November 15, 2017

Census Bureau: Declining Mover Rate Driven by Renters

The rate at which renters moved in 2017 was at a historic low of 21.7 percent, compared to 35.2 percent in 1988, according to new U.S. Census Bureau data released today from the Current Population Survey. However, renters still moved at a higher rate than owners (21.7 percent compared with 5.5 percent, respectively).

“Although renters continued to move at higher rates compared to owners, the decrease in the overall mover rate was partially driven by declining mover rates for renters,” said Charlynn Burd, a geographer with the Social, Economic and Housing Statistics Division. “Housing reasons continued to be the most often cited reason for moving.”

In 2017, 43 percent of movers reported moving for a housing-related reason. In comparison, 27.9 percent said they moved for a family-related reason, 18.5 percent said they moved for an employment-related reason, and 10.6 percent said they moved for some other reason.

The mover rate for U.S. residents 1-year-old and over was 11.0 percent (34.9 million), which remained statistically unchanged from last year’s all-time low of 11.2 percent (35.1 million), according to the new data.

Mover Rates by Region

The lowest mover rate by region in 2017 was the Northeast (8.3 percent), followed by the Midwest (11.4 percent), West (11.5 percent) and then the South (11.8 percent). The Midwest, West and South were not statistically different from one another.

Mover Rates by Race

The highest mover rates by race were the black or African-American alone population (13.1 percent) and the Asian alone population (12.1 percent). The white alone population moved at a rate of 10.3 percent. The Hispanic or Latino population (11.7 percent) had a higher mover rate than the non-Hispanic white population (10.0 percent).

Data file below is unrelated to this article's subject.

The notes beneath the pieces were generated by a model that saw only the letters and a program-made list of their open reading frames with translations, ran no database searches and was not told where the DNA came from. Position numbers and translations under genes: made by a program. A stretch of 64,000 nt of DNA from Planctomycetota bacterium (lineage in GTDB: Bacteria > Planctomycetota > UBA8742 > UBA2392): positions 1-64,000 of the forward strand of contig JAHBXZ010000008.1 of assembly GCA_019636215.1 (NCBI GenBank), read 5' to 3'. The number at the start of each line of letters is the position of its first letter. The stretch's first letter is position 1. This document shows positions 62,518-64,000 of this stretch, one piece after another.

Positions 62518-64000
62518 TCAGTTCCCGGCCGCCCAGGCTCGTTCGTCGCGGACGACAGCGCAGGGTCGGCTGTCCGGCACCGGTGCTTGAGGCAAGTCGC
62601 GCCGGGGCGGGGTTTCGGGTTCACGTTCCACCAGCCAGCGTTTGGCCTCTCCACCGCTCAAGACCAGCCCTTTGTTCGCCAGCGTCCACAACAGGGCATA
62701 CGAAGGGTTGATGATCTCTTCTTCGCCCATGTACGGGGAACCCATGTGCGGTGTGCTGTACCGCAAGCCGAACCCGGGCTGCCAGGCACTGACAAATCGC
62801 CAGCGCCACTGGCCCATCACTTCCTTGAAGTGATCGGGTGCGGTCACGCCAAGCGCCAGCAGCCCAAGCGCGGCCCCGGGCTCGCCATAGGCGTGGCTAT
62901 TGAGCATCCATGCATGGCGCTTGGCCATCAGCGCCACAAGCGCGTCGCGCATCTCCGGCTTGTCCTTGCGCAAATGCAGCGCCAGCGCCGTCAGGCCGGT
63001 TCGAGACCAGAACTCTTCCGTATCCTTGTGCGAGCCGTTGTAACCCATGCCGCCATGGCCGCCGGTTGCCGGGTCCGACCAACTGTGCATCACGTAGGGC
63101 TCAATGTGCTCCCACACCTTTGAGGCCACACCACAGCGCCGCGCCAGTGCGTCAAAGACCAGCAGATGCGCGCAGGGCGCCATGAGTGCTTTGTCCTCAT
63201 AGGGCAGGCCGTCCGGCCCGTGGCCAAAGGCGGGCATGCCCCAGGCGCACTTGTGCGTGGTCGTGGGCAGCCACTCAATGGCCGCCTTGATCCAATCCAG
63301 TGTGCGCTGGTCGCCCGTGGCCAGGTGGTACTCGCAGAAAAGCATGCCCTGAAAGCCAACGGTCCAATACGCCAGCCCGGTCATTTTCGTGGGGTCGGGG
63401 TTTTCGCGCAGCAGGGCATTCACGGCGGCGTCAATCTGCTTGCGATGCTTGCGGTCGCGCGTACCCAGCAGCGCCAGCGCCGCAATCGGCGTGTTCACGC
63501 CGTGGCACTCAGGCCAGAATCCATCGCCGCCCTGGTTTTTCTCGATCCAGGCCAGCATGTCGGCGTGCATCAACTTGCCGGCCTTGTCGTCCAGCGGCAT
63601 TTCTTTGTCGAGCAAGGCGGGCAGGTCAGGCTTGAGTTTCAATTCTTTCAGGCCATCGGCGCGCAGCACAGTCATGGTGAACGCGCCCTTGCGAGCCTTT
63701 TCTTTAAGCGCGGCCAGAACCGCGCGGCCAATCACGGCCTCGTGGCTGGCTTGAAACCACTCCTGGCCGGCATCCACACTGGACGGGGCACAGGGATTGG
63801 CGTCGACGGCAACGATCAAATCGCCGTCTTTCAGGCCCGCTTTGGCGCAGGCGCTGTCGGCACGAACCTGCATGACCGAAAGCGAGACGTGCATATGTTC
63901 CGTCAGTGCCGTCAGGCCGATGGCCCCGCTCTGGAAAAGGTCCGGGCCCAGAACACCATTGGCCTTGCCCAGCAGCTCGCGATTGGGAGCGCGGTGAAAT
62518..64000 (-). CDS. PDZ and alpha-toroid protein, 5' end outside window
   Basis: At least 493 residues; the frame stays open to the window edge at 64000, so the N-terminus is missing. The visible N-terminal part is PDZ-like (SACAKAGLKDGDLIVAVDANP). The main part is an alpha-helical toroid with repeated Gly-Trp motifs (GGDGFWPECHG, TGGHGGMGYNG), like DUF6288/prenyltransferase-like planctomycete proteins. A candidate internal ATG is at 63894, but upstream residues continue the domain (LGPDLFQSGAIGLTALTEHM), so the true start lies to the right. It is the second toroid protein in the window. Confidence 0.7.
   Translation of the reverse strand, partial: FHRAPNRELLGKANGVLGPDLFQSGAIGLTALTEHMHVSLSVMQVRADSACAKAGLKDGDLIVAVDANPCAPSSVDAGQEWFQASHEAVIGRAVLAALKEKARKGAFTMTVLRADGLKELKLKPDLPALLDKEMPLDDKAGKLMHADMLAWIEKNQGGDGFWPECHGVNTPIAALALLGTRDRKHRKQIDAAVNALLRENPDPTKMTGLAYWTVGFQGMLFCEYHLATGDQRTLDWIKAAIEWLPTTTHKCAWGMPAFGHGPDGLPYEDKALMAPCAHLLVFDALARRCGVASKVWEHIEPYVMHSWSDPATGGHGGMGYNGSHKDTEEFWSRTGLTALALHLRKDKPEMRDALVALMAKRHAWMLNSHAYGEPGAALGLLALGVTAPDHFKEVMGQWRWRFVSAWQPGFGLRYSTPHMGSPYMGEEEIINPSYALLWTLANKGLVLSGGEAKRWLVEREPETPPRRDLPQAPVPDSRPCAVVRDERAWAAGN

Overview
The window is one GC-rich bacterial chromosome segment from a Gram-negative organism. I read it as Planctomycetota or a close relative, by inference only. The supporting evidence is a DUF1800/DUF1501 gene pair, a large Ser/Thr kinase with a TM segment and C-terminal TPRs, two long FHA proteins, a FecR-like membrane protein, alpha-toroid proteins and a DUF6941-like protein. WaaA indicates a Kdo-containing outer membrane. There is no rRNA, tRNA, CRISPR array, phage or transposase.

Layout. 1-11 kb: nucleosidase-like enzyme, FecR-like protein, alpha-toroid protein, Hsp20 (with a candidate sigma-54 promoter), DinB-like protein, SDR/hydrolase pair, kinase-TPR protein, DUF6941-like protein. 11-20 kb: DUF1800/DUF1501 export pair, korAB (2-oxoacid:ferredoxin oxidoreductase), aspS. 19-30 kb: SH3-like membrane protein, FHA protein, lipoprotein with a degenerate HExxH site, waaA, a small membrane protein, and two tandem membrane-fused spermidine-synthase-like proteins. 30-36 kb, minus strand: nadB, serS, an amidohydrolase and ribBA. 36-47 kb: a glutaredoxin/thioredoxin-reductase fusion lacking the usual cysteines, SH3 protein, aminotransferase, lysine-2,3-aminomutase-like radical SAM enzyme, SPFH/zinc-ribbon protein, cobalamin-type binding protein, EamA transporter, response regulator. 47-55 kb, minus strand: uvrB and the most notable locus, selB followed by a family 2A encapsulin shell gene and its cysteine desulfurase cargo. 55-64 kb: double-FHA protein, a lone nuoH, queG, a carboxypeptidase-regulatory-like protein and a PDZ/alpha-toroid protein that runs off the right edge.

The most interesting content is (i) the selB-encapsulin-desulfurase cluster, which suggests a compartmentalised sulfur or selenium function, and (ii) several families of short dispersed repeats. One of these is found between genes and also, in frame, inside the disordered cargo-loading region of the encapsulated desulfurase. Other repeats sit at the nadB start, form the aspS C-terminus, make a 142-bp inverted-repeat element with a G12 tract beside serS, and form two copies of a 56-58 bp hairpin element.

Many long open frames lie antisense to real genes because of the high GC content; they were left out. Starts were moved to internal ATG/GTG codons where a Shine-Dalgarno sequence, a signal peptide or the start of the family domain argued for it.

The selected statistics released today come from Geographical Mobility: 2016 to 2017, a collection of national-and regional-level tables from the Current Population Survey Annual Social and Economic Supplement. The tables describe the movement of people in the United States, including type of move, reason for moving and characteristics of those who moved during the past year.

Additionally, selected statistics were released today from Geographical Mobility: 2010 to 2015, which are based on five-year migration responses.

Annual Social and Economic Supplement Five-Year Migration Tables: 2010-2015

In 2015, 99.8 million people 5 years and older had moved within the previous five years. However, this is not statistically different from the 100.2 million who moved within the previous five years in 2010.

The five-year moving rate estimate for U.S. residents is now the lowest in Current Population Survey history, declining to 33.7 percent in 2015 from 35.4 percent in 2010.

Among young adults, five-year moving rates were higher than the national average of 33.7 percent. For 18- to 24-year-olds, 45.2 percent moved in 2015, down from 48 percent in 2010. Among 25- to 29-year-olds, 61.2 percent moved in 2015, down from 65.5 percent in 2010. For 30- to 34-year-olds, 52.5 percent moved in 2015, while 57.0 percent moved in 2010.

Also released today were updated historical tables and graphs on migration with selected statistics extending back to 1948.

Products available today with this release are:

The Census Bureau collects, produces and publishes a range of statistics on geographic mobility and migration using multiple data sources. For more information about these data sources and the types of data they produce on geographic mobility, see the Migration/Geographic Mobility page.

In this release, renter refers to all people living in the rented unit, not just the person/persons on the lease. The term owner refers to all people living in the owned unit, not just the person/persons on the deed or mortgage. Additionally, the Census Flows Mappertool released in August now includes statistics from the 2011-2015 American Community Survey to show demographic statistics for movers between county by selected characteristics including sex, age, race and Hispanic origin. Furthermore, the 2011-2015 migration flow statistics are available through the Census Bureau’s Application Program Interface.
This post was originally published here.